Last week I really tested out what I learned about Hypervigilance with a great group of people. Each time my mind started to wonder things like “What did they really mean by that?”, “Maybe they don’t like me,” and etc., I stopped and responded to myself with things like, “Let’s table that for later in case I still feel that way about it”, or “Do you really think that’s true?” Before I knew it, the hyper arousal turned itself off and I had a great time. People even commented on how much more involved I was with the group than last year. I got to know two amazing people on the trip a lot better now too and am looking forward to hanging out with them more over the next year.
When I got home though, something devastating happened. Instead of internalizing everything and isolating myself, I reached out to someone and I am really glad I did. Reaching out to one person triggered a chain reaction of reaching out to more people throughout the week. I made plans and spent time with people who I enjoy spending time with who gave me great support and who I wanted to get to know more. I even stopped someone in the hallway to talk about one of my most favorite hobbies, running, and made lunch plans for next week. It was a big difference from the rut I kind of got myself in since starting my life over a year ago. Every once in a while I make the effort to get myself out of it, but this time I felt like I had a major click go off in my head and I hope that this will be a permanent change. By Friday, I responded to a post about needing allies for coping with major life changes to not be so isolated.
Over the past year and a half I’ve dealt with major life changes and so are a few of my friends. A few of us have now gone through divorces, new relationships, moves and one of us have lost someone who was extremely close to them who they used to be a caregiver for. All of us have been dealing with these changes by asking friends for help, setting days and times aside to regularly spend time with friends and continually making plans with each other to do things, even if it’s a couple months in advance like running marathons together or going to a wine tasting or camping or renting a cabin for a weekend together to hang out and go skiing. These things and asking each other for help make us grow stronger and closer together. The key thing is anytime someone invites you to something try to arrange things so you can accept the invitation and open up to people and listen. Also don’t be afraid to call, email, text people to make plans for anything like coffee, a walk or just to say I saw this article you’d think was cool or etc. it’s funny! I’m just learning this stuff and am getting the hang of it. Once you start doing this more and more you get hooked on it. If you don’t already have people in your life, you can get some by making time to do activities you love or talking to someone in the grocery store or on your bus or who you work with who you think is neat.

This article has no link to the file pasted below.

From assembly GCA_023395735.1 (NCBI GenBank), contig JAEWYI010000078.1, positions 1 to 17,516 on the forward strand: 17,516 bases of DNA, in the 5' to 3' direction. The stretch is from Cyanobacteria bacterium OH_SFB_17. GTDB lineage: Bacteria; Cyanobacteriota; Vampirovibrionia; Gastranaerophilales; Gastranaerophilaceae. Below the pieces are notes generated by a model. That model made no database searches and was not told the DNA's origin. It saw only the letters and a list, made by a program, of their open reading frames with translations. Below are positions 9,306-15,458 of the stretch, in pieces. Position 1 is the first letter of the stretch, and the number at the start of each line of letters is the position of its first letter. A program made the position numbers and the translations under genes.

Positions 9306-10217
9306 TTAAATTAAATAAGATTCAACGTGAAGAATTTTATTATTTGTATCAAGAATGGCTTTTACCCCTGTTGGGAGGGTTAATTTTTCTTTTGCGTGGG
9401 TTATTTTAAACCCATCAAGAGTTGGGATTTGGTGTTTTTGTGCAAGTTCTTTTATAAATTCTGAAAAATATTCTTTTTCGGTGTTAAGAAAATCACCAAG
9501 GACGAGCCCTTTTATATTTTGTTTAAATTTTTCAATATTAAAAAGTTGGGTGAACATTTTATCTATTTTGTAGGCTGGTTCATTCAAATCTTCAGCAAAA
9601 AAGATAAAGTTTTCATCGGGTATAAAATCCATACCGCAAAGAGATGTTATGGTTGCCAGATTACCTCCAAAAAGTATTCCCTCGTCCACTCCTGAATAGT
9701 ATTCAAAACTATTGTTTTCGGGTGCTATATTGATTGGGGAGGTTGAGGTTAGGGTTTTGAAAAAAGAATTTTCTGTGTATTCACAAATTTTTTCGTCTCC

I couldn’t believe I found myself giving this advice. I’ve know all along how to do this from watching other people, but what made it so hard? Why do people isolate themselves?
Looking into myself and my past, I realize I had been “shut down” or “numb”. I also had a large amount of social anxiety from past experiences. But, this devastating event pushed me to completely open up and need to reach out. I would like to really encourage others who are going through something similar to not be afraid and reach out to people. You might be told no or be ignored from time to time, but do not let that discourage you, and keep trying it. I think back to the day I left my abuser. I made one phone call to a domestic violence hotline and having that one person support me and help me through it made the world of a difference. Why wouldn’t I keep reaching out? The world is full of amazing people and some of them are really going to care, as you will for them too.